Have you ever wondered how a simple request for a salt shaker could reveal so much about our relationships and social interactions? The way we phrase our requests can hold a world of meaning, and each choice of words carries its own unique tone. Let’s examine a few options:
- “give me the salt, please.”
- “Can you Give me the salt?”
- “Could you Givee me the salt, please?”
- “Could you kindly Give me the salt?”
Though the meanings of these sentences are similar, their subtle nuances create distinct implications. For many, option 2 seems to indicate a reasonably warm relationship between two individuals, making it straightforward and acceptable due to the addition of “please” at the end. Option 1, however, might make some people wince if the bond between the two is not as close, yet it may not be an issue if they share a close connection.
Options 3 and 4, at least from my perspective as a Vietnamese person, may feel somewhat awkward or forced. They seem to be excessively polite, especially when making a simple request like asking for a salt shaker.
In my experience, using the “can you” construction without “please” in English, for instance, with a native speaker of English, such as saying “Can you pass me the salt?” to someone from China, might not be considered rude. However, in some English-speaking societies, omitting “please” could be perceived as impolite, as it implies giving an order rather than making a request. This is where the subtleties of language come into play. It’s not always about knowing that “please” is a polite word; it’s about turning it into a reflex, a habit. I recall my early days in the UK when I’d sometimes notice the shopkeepers not appearing friendly. In retrospect, maybe it was because I forgot to say “please.” I cannot verify this, as there were times when I didn’t even realize what I had said. To clarify, at that time, I simply did not know, as I had lived a secluded life, with limited social interaction and minimal exposure to social conventions for 18 years. I was unfamiliar with the subtleties of social rules. However, as I ventured into the working world, I soon learned that using the right phrasing could lead to miraculous outcomes. For example, instead of saying:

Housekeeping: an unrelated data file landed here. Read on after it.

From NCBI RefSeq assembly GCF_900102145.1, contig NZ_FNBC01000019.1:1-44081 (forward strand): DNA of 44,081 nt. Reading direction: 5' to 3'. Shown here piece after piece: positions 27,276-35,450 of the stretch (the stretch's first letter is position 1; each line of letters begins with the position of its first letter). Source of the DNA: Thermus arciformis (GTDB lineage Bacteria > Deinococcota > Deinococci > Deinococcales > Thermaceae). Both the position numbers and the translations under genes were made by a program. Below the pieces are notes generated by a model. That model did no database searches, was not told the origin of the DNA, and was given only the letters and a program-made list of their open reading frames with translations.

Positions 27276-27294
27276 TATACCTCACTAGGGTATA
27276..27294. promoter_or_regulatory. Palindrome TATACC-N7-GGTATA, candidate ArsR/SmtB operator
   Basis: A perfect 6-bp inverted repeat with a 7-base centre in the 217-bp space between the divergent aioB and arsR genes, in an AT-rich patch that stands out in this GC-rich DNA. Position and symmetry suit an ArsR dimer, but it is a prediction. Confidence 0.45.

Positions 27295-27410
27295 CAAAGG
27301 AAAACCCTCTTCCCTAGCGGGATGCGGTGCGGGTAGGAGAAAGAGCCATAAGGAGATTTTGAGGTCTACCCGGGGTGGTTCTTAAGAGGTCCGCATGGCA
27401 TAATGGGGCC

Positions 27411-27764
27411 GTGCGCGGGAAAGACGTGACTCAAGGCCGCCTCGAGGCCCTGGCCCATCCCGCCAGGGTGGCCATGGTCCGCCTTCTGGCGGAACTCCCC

“Could you send me the report by 4 pm?”
You could say:
“Could you PLEASE send me the report by 4 pm?”
Or if it’s urgent:
“Would you PLEASE help me send the report by 4 pm? My boss is rushing me. Your help would mean a lot.”
This level of politeness can be crucial, even for tasks within someone’s responsibilities, as it serves as a gentle reminder of completing a task on time. In this context, the person reminding is also important. Being a younger colleague might make the politeness even more significant.
I used to think that the act of asking someone politely for something was unnecessary. However, I’ve come to appreciate how it can positively impact our interactions with others. Politeness is a powerful tool in maintaining good relationships and conveying respect. It fosters understanding and appreciation, and it can make a significant difference in how our requests are received.
As I read a post about someone expressing frustration over the lack of formality in the way they were addressed, I thought that perhaps the person was being too demanding. But then again, maybe the other person was simply not familiar with proper social conventions. I recalled moments in my life when I wasn’t comfortable with the conventions, but I genuinely didn’t know any better. I have never been one to demand excessive politeness from others. (Continued…)